What if all Local Plans were landscape-led?

From its origins in the Garden City movement via the Sustainable Development Goals of the 1990s, planning theory, policy and practice have grappled with the question of how best to align and integrate social, economic and environmental aspirations.  The current National Planning Policy Framework (MHCLG, Feb. 2019) states that achieving sustainable development is the purpose of the planning system, although this now looks to be superseded by a more narrowly housing-led framework (Planning for the Future White Paper, March 2020).

The London Plan All London Green Grid Supplementary Planning Guidance (March 2012) and more recent developments such as London National Park City have sought to foreground our green spaces and upturn our view of what constitutes a city as well as meet our environmental needs. In Sheffield, the final report of the Green Commission Sheffield’s Green Commitment envisages ‘an outdoor city’ ecosystem of green space linked by a permeable network for people and wildlife.

At the local level, community and guerrilla interventions such as parklets and pop-up vegetable plots have received added impetus from pandemic restrictions as more and more of us have sought to animate and connect with our neighbourhood via any medium that could be green. These are an important complement to council-led endeavours such as improved active travel infrastructure to enhance liveability or SUDS schemes to tackle the effects of climate change.

Meanwhile, the evidence around urban wellbeing, nature and social, physical and environmental ‘connection’ is getting richer all the time. We know that sense of place or ‘place attachment’ comes from contact with nature and with heritage (Green Cities: Good Health). We know that even a glimpse of nature can enhance wellbeing and that everyday urban nature landscapes support mental health and wellbeing (IWUN policy and practice briefs). We know that building design which provides windows and sightlines into the neighbourhood can reduce loneliness (Loneliness Lab Playbook, November 2018).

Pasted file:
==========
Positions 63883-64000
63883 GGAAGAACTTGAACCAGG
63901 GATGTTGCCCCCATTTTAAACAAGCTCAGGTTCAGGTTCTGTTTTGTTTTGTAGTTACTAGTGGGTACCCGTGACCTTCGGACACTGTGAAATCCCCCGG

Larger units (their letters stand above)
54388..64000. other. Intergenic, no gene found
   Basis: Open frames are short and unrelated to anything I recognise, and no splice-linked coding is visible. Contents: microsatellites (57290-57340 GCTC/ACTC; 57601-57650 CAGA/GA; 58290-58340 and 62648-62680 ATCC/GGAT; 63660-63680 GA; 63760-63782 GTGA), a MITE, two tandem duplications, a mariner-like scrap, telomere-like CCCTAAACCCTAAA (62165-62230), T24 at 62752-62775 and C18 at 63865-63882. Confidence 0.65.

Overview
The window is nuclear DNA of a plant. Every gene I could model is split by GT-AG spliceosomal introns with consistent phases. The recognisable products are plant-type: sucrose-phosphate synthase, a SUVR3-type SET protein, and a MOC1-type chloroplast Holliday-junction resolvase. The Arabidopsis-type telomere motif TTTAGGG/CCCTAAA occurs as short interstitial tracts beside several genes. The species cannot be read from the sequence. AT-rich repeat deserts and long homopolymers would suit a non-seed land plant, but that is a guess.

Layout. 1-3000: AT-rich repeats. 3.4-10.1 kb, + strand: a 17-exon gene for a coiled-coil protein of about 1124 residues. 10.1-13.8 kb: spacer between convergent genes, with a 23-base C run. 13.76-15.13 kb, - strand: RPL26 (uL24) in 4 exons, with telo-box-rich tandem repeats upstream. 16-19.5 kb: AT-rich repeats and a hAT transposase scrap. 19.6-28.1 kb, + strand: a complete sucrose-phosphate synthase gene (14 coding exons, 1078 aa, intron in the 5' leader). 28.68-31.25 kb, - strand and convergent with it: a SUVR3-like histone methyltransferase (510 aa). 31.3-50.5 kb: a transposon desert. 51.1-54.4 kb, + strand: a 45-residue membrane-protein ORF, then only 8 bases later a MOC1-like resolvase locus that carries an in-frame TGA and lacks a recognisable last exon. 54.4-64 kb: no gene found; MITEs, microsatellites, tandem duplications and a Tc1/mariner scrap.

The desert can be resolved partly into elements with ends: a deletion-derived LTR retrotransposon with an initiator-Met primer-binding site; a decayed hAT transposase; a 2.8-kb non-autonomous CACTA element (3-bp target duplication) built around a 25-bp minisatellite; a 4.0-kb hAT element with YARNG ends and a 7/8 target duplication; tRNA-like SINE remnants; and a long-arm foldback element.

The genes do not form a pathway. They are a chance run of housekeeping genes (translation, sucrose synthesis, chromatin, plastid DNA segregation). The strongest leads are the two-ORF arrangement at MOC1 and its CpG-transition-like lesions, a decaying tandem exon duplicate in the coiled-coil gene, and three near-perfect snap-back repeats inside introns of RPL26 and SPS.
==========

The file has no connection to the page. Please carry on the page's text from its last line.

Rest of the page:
At the same time, city dwellers are affected by huge inequalities that can be addressed by landscape thinking and practice. We know that everyone loves a balcony but not everyone can have one (What outdoor space tells us about inequality, Bryan Lufkin, 18 June 2020). We know that Black, Asian and Ethnic Minority people face barriers to accessing safe-feeling high quality public and green space, and that Black people are much less likely that White people to have access to a garden (Why parks matter to racial justice, Mark Walton, 15 June 2020). Above all, we know that co-design, co-creation and co-production of spaces with communities are ways of empowering people who are usually excluded in decisions about where they live (Co-production in urban areas: evolving form, enduring presence, Diana Mitlin, IIED, 24 October 2018).

So why not seize the moment to disrupt #BuildBackBetter by reconceptualising local planning as landscape rather than building led?

The team behind Putting the 5 Ways to Wellbeing in Place would like to test this idea by bringing together planners, landscape architects and community groups to devise a landscape-led Local Plan. By ‘landscape-led’, we don’t mean a dominance of landscape architects and professionals but rather the wider idea that a community’s land as a whole, not just buildings or economic growth, is what makes places sociable, sustainable, healthy, happy and liveable.

We are particularly interested in connectivity and how routes can be both green and social, bringing people together and linking them with and through other community amenities and landmarks – not just parks, but also libraries, town halls, museums and local shops. We are drawn also to think about how our urban centres have started, and now continue through a pandemic, to become places where commercial activities alone cannot sustain a place.

We think that exploring this landscape-led approach to planning will help us delve deeper in to how people experience urban life through all their senses and what is important to them when and where. We’d love to co-develop the concept with people who share our interests; and are delighted to be participating in the Festival of Place Healthy Places online ‘parley’ on 11th November. Join us!

This blog was written jointly with Jo Birch, Research Associate, Dept of Landscape Architecture, University of Sheffield and Kate Swade, Director, Shared Assets.

Thanks to Christine Murray and The Developer ‘ Radical Rethink’ initiative supported by Vestre for provoking these thoughts.